7-Imp’s 7 Kicks #403: Featuring Virginia Lee Burton

h1 October 26th, 2014 by jules

Did you all know that this year is the 75th anniversary of the publication of Virginia Lee Burton’s Mike Mulligan and His Steam Shovel? Houghton Mifflin Harcourt has released an anniversary edition, and I have a wee bit of art today from it — in the name of celebration.

So much has been written about this book, and many of you likely know it well. One thing I’d like to add on its birthday is this: If you have never read Barbara Elleman’s Virginia Lee Burton: A Life in Art—and if you enjoying reading about picture books and picture book creators—then I highly recommend it. Elleman, the founding editor of Book Links, opens the book, published in 2002, with the wonderful story of Dick Berkenbush, a story my late co-author, Peter D. Sieruta, once blogged about and a story we included in Wild Things: Acts of Mischief in Children’s Litearture (“The Boy Behind the Asterisk” in the “Hidden Delights” chapter).

I love what Elleman says here about Mike Mulligan, which is really a statement about Burton’s talents as an illustrator:

Underlining the basic story lies a concern for the changing times—both cultural and mechanical—that confront Mary Anne. Burton dealt with the changes visually: automobiles share the scene with horses and buggies, and faces reflect a diversity of age and economic status — an aspect not often found in picture books of the era. Furthermore, she supplied instant personality in the bend of an old man’s knee, the hunch of a child’s shoulder, the gesture of a woman’s hand, and the cock of a dog’s head.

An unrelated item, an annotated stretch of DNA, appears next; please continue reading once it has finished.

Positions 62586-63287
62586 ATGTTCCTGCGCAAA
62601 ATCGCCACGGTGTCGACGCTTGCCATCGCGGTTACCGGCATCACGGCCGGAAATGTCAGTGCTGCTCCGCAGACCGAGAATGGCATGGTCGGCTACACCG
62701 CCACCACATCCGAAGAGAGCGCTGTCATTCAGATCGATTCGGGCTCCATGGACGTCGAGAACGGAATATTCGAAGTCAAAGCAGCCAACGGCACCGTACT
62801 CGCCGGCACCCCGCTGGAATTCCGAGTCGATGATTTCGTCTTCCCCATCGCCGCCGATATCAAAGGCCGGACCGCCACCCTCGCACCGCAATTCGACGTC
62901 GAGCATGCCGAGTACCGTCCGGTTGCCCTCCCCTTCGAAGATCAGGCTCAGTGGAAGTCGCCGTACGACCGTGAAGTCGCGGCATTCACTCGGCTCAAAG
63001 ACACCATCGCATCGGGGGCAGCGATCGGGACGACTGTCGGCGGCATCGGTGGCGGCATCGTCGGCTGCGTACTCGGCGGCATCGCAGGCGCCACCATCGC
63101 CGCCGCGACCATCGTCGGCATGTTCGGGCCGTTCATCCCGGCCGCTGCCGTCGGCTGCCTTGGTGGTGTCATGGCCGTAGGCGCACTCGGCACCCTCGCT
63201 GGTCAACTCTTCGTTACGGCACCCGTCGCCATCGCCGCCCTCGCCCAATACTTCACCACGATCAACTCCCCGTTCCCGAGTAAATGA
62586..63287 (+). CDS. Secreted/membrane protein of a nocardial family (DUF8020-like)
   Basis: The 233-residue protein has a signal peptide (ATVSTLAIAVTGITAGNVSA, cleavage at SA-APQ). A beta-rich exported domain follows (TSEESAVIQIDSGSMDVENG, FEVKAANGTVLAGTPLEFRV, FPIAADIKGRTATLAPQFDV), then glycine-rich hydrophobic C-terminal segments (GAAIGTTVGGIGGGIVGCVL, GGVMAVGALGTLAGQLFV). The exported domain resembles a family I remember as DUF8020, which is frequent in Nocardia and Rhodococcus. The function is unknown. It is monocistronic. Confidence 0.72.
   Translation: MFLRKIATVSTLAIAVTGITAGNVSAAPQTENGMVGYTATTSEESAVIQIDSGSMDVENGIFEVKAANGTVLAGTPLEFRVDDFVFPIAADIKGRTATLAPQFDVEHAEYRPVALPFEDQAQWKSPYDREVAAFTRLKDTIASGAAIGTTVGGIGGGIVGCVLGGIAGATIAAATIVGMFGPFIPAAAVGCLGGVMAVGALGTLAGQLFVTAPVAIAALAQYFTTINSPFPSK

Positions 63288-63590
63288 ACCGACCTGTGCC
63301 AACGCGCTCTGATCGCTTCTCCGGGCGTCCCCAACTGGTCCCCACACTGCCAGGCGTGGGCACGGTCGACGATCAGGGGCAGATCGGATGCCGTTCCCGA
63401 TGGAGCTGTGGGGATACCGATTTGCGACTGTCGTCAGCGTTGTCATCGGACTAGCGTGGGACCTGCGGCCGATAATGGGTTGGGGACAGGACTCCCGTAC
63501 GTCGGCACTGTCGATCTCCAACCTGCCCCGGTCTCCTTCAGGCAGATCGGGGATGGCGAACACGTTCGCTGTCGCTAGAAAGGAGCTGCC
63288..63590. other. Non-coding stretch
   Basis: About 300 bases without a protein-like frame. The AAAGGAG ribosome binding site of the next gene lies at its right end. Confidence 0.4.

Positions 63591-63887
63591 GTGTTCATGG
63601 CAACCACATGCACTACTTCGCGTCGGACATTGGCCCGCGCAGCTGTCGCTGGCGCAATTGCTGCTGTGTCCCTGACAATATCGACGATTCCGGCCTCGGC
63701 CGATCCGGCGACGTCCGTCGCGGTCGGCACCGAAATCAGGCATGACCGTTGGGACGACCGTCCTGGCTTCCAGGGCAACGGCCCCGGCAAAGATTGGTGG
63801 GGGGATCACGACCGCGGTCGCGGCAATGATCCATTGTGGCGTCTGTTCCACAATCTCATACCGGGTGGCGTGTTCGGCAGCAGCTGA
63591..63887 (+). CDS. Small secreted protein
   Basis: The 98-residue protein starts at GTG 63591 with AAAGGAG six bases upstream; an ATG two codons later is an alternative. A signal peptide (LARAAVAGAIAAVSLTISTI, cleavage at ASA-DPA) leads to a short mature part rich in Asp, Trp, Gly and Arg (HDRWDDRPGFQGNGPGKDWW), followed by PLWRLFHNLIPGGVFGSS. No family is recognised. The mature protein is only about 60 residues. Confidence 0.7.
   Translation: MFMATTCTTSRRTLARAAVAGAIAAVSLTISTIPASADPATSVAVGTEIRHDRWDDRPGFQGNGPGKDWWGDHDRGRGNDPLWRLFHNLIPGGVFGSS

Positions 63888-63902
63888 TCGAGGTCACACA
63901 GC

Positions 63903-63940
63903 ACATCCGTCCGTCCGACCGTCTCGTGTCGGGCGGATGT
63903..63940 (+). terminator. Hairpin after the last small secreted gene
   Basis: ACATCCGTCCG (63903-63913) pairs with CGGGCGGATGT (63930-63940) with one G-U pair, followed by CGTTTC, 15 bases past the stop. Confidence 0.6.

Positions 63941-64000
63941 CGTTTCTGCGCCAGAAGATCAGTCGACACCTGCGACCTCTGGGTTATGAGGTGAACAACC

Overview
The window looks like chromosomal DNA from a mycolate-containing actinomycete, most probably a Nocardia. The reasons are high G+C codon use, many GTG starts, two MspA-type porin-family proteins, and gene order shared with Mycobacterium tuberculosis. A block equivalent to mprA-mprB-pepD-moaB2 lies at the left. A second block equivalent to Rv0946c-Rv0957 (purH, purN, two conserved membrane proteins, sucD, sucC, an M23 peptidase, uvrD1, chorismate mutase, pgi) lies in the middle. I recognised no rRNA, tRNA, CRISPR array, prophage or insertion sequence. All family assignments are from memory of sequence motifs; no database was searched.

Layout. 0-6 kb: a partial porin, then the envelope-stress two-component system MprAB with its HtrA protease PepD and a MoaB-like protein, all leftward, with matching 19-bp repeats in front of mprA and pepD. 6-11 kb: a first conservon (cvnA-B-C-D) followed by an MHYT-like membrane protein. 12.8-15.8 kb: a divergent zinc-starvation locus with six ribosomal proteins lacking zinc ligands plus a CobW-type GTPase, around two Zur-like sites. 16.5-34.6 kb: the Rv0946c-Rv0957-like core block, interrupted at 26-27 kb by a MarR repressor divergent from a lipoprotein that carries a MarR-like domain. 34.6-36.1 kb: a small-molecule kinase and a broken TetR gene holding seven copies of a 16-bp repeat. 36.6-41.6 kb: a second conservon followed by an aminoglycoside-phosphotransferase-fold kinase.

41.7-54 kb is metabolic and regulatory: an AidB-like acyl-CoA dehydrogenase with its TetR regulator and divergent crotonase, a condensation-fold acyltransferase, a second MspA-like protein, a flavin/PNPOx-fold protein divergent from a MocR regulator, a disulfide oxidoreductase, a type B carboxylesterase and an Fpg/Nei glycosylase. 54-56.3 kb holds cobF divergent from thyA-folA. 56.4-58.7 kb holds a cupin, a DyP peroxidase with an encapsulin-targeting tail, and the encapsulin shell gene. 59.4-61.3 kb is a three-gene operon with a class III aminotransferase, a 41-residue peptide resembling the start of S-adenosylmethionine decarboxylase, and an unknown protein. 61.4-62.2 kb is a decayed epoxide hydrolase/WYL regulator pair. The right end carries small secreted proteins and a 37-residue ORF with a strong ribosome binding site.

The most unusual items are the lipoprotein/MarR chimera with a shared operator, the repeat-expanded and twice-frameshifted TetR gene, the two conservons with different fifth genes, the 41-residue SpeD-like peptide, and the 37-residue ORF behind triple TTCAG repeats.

Here are some spreads from the book:


“Mike Mulligan and Mary Anne had been digging together for years and years.
Mike Mulligan took such good care of Mary Anne she never grew old.
It was Mike Mulligan and Mary Anne and some others
who dug the great canals for the big boats to sail through.”

(Click to enlarge)


“It was Mike Mulligan and Mary Anne and some others who lowered the hills and straightened the curves to make the long highways for the automobiles.”
(Click to enlarge)


“And it was Mike Mulligan and Mary Anne and some others who dug the deep holes for the cellars of the tall skyscrapers in the big citites. When people used to stop and watch them, Mike Mulligan and Mary Anne used to dig a little faster and a little better. The more people stopped, the faster and better they dug. Some days they would keep as many as thirty-seven trucks busy taking away the dirt they had dug.”
(Click to enlarge)

MIKE MULLIGAN AND HIS STEAM SHOVEL. Copyright © 1939 by Virginia Lee Demetrios. Illustrations reproduced by permission of the publisher, Houghton Mifflin Harcourt, Boston.

Note for any new readers: 7-Imp’s 7 Kicks is a weekly meeting ground for taking some time to reflect on Seven(ish) Exceptionally Fabulous, Beautiful, Interesting, Hilarious, or Otherwise Positive Noteworthy Things from the past week, whether book-related or not, that happened to you. New kickers are always welcome.

* * * Jules’ Kicks * * *

1) I spoke this week at the 2014 conference of the Tennessee Association of School Librarians. Jazz hands and spirit fingers for good school librarians!

2) This made me laugh till my sides hurt.

3) Look at this new blog about picture books!